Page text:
Born in the USA – Part 1: Show Jumping
Is there an all-U.S. bred, trained and ridden team of Olympic horses in our future? Can our American breeders beat the Europeans at their own game?
By: Kim MacMillan |
Is there an all-U.S. bred, trained and ridden team of Olympic horses in our future? Can our American breeders beat the Europeans at their own game? Horse Sport International’s Kim MacMillan asked a group of up-and-coming American sport horse breeders about their experiences and how best to bring on a fledgling of all-U.S. bred horses. First up in our three-part series covering the efforts of those breeding for the Olympic disciplines, are show jumper breeders, Cayce Harrison and Cara Raether.
PART I: SHOW JUMPING
Historically there have been all-U.S. bred Olympic teams but they existed only in the early days of equestrian sports, when all team riders were military officers. The early team horses were products of Thoroughbred race breeding and U.S. Army Cavalry re-mount programs. The USA fielded its last all-military team at the 1948 Olympic Games in London. Sixty-four years later, by the 2012 London Olympics, our U.S. riders in all three disciplines were mounted on horses bred in other countries.
The last two U.S.-bred Olympic show jumpers were both Thoroughbreds: For the Moment (pedigree unknown, 1988 and 1992 teams) and Gem Twist (by Good Twist, out of Coldly Noble by Nobel Jay, bred by Frank Chapot, 1988 team).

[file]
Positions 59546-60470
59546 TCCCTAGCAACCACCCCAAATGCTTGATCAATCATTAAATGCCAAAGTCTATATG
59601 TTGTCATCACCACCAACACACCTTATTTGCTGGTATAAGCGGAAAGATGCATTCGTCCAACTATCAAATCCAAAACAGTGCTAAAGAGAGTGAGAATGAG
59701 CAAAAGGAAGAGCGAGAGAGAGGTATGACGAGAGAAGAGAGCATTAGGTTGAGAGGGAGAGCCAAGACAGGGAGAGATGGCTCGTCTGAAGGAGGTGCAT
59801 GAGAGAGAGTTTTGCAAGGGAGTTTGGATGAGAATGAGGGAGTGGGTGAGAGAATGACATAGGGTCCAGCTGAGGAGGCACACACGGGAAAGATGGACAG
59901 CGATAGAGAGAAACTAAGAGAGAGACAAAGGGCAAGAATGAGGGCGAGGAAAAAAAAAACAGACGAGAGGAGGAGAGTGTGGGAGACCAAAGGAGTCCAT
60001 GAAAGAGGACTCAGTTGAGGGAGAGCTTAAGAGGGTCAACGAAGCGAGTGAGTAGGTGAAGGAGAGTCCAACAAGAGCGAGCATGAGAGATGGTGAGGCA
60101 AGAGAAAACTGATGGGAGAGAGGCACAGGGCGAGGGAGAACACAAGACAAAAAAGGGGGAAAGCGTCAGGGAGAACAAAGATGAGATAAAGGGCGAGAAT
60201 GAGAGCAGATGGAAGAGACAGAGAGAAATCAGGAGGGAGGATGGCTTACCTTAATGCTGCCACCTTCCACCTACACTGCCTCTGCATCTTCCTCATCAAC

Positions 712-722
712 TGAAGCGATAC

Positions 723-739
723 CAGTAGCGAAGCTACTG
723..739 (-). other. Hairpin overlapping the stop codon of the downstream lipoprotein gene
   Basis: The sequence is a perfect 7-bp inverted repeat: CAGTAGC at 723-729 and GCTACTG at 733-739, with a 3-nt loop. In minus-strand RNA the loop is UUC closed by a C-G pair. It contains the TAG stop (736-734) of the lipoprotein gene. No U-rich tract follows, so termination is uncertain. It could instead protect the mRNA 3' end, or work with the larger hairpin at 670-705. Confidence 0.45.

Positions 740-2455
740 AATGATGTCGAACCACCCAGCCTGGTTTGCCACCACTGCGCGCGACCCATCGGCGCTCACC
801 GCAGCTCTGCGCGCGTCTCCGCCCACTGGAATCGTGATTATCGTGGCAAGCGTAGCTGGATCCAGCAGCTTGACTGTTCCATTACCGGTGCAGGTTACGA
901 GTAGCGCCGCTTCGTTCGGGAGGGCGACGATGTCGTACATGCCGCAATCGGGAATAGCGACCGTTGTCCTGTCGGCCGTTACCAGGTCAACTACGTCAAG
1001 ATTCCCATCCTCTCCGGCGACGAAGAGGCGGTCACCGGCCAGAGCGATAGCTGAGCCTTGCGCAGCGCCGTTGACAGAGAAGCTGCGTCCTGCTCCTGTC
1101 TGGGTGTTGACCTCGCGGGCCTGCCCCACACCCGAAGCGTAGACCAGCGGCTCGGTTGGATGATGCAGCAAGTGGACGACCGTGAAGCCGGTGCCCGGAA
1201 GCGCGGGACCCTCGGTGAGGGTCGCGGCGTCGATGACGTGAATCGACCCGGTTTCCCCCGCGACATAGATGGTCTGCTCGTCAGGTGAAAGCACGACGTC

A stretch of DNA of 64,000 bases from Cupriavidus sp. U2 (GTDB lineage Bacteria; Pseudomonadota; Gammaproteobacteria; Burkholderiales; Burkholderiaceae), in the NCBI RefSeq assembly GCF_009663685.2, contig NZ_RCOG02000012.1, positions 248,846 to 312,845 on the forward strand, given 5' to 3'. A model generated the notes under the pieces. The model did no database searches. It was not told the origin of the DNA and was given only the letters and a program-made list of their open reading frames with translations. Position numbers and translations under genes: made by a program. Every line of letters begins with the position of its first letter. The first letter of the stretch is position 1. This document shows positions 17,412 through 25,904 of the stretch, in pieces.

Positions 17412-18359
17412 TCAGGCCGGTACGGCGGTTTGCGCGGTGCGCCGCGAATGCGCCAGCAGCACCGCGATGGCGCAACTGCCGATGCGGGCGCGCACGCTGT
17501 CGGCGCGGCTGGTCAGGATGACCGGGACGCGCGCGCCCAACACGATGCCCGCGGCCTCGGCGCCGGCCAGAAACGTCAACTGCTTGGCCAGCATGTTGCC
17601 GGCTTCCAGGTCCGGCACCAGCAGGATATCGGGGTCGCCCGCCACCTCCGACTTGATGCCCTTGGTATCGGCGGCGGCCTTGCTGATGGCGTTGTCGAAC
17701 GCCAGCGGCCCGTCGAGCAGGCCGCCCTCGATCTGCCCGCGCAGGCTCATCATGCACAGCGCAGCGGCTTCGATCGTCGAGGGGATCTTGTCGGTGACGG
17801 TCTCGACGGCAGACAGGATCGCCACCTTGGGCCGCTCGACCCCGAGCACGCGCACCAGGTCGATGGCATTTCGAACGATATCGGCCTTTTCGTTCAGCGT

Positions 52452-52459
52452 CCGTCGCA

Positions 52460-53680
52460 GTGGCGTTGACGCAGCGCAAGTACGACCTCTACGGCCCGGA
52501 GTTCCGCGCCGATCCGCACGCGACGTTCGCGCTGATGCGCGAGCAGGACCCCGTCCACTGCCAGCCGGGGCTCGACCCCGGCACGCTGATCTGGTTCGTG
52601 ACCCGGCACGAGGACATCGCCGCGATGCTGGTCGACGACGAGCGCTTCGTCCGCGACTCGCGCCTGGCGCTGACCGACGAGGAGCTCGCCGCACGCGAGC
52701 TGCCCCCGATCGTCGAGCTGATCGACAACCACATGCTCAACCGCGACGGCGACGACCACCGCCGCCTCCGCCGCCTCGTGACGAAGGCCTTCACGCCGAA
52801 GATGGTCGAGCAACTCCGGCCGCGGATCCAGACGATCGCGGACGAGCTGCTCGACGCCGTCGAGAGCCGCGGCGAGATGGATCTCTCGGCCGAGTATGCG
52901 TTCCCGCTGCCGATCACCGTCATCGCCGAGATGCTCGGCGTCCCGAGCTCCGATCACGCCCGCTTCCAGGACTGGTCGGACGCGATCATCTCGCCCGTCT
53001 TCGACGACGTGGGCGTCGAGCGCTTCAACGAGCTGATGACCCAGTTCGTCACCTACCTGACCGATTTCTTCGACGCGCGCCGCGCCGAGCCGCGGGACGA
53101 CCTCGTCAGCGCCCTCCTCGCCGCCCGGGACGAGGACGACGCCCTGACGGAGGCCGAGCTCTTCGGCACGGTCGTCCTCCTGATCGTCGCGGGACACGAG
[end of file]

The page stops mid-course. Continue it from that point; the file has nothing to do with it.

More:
The European Warmblood “invasion” began in the late 1950s/early1960s. European breeders and studbooks offered purpose-bred sport horses and easily arranged buying trips to Europe where prospective purchasers had the chance to see many quality horses, conveniently and cost effectively.
That certainly was the case years ago but as the sport of show jumping has grown, the availability of well-bred, super talented horses with championship potential has decreased. Demand has outstripped supply and consequently prices have soared. So why not grow your own?
Double H Farm- Cayce Harrison
Amateur rider Cayce Harrison and her husband Quentin Judge, a professional jumper rider, preside over activities at Double H Farm, owned by Cayce’s parents Jeannie and Hunter Harrison. Cayce, 29, won the North American Junior Young Rider Jumping Championships in 2002 on Jashar. She later competed successfully in the jumper divisions on Coeur and other Double H Farm horses, including their foundation stallion, the Belgian Warmblood Orlando (Heartbreaker – Darco).